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Crossed-rifles pin from Arlington Training School links past to future

Lt. Col. Andrae presents the crossed-rifles pin to cadet Ryan Kelly

Lt. Col. Raymond Andrae presented the crossed-rifles pin to cadet Ryan Kelly in October.

A study of UT Arlington's history reveals a storied military legacy. Armed forces training began in 1902 when the University was known as Carlisle Military Academy.

Thanks to former cadet Lloyd Clark ('42), future generations of the Army Reserve Officer Training Corps will carry a piece of that history with them.

Among his mother's belongings Clark found a crossed-rifles pin that dates to the early 1900s when UT Arlington was called Arlington Training School. Clark's grandfather was the school's president from 1913-16.

Clark asked that the Military Science Department award the pin to an outstanding cadet. The first recipient, Ryan Kelly, was honored in a ceremony last fall. As cadet command sergeant major, he oversees the Sam Houston Rifles, Carlisle Cannons, Color Guard, Honor Guard and other groups.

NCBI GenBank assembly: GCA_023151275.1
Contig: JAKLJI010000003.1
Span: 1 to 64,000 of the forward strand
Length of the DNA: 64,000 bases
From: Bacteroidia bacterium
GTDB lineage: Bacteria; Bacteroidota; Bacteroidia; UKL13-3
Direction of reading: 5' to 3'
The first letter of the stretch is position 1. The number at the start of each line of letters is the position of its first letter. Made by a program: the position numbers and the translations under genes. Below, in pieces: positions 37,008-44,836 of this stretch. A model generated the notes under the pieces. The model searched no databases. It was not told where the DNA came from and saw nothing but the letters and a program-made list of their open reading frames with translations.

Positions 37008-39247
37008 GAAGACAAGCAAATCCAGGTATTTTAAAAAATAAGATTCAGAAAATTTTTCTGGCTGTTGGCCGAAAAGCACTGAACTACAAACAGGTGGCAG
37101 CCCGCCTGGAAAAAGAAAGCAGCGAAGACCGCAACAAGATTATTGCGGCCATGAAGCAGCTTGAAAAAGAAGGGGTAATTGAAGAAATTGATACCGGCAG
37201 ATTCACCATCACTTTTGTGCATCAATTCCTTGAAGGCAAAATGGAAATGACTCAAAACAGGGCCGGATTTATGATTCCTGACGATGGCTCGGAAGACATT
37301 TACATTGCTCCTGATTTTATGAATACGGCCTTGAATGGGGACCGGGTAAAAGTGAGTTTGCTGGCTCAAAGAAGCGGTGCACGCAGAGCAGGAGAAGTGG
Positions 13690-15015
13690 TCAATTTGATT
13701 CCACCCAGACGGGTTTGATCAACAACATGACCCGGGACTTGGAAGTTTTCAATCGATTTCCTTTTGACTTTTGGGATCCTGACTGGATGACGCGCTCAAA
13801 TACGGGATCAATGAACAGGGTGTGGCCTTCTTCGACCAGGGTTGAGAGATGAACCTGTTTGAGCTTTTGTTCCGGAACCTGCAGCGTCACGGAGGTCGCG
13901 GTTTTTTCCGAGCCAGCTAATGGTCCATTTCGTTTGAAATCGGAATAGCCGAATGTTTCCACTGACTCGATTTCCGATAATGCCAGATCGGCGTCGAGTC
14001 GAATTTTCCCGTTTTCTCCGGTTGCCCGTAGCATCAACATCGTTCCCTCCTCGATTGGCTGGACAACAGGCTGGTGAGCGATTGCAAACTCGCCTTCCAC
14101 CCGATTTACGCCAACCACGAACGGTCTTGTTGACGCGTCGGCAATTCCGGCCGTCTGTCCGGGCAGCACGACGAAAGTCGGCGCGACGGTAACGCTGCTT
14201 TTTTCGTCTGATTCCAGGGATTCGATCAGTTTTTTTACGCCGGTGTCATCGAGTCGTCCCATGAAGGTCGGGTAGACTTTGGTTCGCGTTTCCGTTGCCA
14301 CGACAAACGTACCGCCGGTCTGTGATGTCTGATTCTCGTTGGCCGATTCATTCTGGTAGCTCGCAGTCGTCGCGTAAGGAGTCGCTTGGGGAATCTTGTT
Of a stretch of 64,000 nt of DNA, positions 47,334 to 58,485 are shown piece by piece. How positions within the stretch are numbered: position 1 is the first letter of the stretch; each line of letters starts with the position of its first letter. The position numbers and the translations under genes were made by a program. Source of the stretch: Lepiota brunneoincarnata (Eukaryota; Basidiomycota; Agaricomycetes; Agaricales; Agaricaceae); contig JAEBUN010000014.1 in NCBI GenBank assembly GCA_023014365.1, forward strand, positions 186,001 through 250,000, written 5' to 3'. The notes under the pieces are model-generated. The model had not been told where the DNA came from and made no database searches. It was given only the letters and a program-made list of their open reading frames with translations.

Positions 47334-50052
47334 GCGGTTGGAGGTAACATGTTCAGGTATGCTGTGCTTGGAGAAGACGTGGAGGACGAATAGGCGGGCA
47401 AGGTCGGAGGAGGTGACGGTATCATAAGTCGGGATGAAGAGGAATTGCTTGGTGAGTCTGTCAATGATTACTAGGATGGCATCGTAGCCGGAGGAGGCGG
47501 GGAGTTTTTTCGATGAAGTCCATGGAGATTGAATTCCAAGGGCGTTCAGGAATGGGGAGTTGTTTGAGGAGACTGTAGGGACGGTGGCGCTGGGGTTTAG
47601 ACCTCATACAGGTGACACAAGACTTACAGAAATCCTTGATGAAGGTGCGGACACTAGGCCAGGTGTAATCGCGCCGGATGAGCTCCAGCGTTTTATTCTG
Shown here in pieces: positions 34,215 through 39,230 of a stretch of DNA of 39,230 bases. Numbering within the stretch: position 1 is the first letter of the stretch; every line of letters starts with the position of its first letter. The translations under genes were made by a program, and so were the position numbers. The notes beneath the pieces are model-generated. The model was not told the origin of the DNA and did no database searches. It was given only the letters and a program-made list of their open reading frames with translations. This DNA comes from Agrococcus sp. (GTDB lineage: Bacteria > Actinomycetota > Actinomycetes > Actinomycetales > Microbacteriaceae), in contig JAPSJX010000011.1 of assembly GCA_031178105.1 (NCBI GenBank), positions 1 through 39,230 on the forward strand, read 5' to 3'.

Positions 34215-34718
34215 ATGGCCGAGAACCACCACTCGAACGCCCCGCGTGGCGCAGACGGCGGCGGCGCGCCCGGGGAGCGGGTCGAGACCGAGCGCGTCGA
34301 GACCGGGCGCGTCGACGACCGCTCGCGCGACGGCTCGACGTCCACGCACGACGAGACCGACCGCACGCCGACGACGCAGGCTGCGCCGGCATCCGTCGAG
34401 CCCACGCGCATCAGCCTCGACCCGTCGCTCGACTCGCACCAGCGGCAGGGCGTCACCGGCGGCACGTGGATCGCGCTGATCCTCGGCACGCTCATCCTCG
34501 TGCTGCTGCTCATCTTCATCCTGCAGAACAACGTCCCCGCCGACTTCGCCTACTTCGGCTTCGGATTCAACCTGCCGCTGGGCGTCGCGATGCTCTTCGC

"It's truly an honor to be the first to receive the pin," said Kelly, a senior history major who first wore it to the Distinguished Alumni Gala in October. "I hope it will stay implemented in the program for many years to come."

crossed-rifles pin

The pin is the ROTC program's oldest artifact and will be housed in College Hall. A replica will be awarded to a new cadet each year.

"We want to impress in our cadets that they are part of something bigger than themselves," said retired Maj. Ricardo Diaz, the commandant of cadets. "Each generation faces different challenges than those before them, yet the principles of leadership and character do not change."

ROTC at UT Arlington is ranked first out of 21 programs in Texas, Oklahoma and New Mexico for overall performance, and the number of cadets has doubled in the past six years.

"We are recognizing our heritage, which is very rich in tradition and, more importantly, rich with quality," said Lt. Col. Kevin Smith, an assistant professor of military science. "We have had some tremendous individuals graduate from this program who have made a difference in the world."

— Mark Permenter

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